The Well-Tempered Ear

‘Ear’ reaches 500 hits. How can it be improved, more popular?

September 8, 2009
1 Comment

By Jacob Stockinger

Congratulations to all of you, readers of The Well-Tempered Ear.

The classical music web site, based in Madison, Wisconsin, and created at the invitation of the Wisconsin Union Theater, was launched Aug. 20.

My goal was to reach 500 hits by the end of Labor Day. And, thanks to you, we made that goal, with a couple of hits to spare.

Now I’m shooting for 1,500 hits by the end of September. That should be do-able with the classical music season about to pick up. So, please forward far and wide a link to the site to your friends and to other classical music fans.

I’m also shooting for more readers the leave comments, as well as news tips, CD recommendations and the like.

So please let me know what topics most get you to read the website, and what kind of posts get you most to respond and leave a comment.

The Ear wants to hear.

And, once again, many thanks to all of you for making the experiment a success so far.


Posted in Classical music

Is Dvorak underperformed? What is your favorite work of his?

September 8, 2009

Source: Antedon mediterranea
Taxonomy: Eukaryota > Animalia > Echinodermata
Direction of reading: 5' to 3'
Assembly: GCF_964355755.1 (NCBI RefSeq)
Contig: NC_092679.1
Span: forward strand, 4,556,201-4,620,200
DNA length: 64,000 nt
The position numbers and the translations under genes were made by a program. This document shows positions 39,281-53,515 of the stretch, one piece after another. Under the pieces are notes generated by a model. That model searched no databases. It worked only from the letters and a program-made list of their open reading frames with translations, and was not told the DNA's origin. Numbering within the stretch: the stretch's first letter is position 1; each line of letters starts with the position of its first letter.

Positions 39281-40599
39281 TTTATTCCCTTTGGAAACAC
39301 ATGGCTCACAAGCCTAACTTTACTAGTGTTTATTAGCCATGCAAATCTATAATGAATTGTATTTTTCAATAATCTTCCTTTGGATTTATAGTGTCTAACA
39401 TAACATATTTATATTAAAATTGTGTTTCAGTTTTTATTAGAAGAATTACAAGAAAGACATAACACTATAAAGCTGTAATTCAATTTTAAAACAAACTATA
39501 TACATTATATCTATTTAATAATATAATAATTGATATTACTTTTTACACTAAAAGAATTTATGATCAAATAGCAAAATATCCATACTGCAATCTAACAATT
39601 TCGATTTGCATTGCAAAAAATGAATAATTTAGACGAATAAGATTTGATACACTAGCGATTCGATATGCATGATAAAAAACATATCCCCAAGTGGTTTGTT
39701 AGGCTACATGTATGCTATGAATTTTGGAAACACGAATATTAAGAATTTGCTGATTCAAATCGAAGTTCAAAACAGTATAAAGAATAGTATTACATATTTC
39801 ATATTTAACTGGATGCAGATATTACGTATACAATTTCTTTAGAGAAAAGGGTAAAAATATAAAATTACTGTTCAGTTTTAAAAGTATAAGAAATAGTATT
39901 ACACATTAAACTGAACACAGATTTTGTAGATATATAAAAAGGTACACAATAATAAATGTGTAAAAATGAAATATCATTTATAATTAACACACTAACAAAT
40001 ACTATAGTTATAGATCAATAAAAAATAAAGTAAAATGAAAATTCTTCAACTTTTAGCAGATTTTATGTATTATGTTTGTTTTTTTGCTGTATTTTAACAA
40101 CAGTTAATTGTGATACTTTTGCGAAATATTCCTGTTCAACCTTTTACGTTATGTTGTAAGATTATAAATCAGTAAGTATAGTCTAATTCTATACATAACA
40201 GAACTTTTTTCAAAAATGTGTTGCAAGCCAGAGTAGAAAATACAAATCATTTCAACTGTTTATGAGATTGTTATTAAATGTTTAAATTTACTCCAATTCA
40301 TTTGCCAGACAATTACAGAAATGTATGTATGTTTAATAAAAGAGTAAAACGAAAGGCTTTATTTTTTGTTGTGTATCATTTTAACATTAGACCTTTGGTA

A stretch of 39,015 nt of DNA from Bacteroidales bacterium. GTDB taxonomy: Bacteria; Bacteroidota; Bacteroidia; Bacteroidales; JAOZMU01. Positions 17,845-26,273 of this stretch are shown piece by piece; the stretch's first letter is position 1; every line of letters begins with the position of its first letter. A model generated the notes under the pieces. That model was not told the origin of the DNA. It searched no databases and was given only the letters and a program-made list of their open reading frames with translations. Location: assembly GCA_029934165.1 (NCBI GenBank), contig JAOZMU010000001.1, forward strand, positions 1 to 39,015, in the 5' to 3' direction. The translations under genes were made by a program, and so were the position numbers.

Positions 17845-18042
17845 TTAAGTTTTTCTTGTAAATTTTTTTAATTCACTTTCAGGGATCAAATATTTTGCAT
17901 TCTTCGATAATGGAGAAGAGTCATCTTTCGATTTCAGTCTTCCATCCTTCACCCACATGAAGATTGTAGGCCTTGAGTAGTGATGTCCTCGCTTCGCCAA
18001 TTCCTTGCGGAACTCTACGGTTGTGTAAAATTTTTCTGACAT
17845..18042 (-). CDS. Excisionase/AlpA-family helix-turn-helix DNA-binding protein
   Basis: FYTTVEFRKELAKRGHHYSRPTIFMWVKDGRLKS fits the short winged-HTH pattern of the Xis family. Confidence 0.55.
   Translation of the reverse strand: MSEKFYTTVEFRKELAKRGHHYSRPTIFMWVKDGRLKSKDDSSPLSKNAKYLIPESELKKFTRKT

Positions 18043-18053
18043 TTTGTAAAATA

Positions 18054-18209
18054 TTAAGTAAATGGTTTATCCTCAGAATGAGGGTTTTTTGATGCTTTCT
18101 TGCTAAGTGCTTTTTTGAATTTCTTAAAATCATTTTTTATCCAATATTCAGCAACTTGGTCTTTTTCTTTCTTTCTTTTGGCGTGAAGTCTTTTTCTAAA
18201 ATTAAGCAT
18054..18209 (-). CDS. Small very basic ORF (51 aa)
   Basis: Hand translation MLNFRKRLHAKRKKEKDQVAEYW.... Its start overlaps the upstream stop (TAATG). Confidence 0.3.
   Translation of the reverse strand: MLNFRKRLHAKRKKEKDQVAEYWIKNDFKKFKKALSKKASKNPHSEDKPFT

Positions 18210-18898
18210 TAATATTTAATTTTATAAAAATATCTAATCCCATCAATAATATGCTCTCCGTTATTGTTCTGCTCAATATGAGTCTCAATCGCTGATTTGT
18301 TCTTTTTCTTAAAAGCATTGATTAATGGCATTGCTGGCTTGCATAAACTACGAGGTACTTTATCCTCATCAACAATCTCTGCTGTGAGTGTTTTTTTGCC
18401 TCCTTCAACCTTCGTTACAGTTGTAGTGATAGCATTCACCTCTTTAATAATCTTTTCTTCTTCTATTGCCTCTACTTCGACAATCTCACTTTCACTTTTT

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By Jacob Stockinger

Today, Sept. 8,  is the birthday of Antonin Dvorak, who was born in 1841 in Muhlhausen, Bohemia, and died in Prague in 1904.dvorak

Dvorak, who spent many summers in America (he vacationed in a Czech community at Spillville, Iowa, which still holds a Dvorak festival each summer) and directed the National Conservatory in New York City from 1892 to 1895.

He remains know primarily, of course, for his blend of Romantic nationalism, and his music is as full of his native Bohemia as Tchaikovsky is filled with Russian music. But Dvorak also incorporated the sounds of American nature and American Indians into his compositions.

I really love the music of Dvorak, and am especially partial to his middle and late string quartets, and his piano trios and quartets.

Many listeners know his “New World” Symphony, “Slavonic Dances,” the “Dumky” Trio and the “American” String Quartet as well as the Cello Concerto and the “Carnival” Overture.

But there is so much more to discover.dvorak2

Dvorak’s sixth, seventh and eighth symphonies are amazing. His opera “Russalka” should be better known. Sviatoslav Richter used to champion his rarely heard Piano Concerto, and even his Violin Concerto, while not neglected, deserves a wider hearing.

Do you like Dvorak?

Do you have a favorite work of Dvorak?

Is there a work of Dvorak you know of that is underperformed and you would like others to hear?

To mark his birthday, let us know.

The Ear wants to hear.


Posted in Classical music

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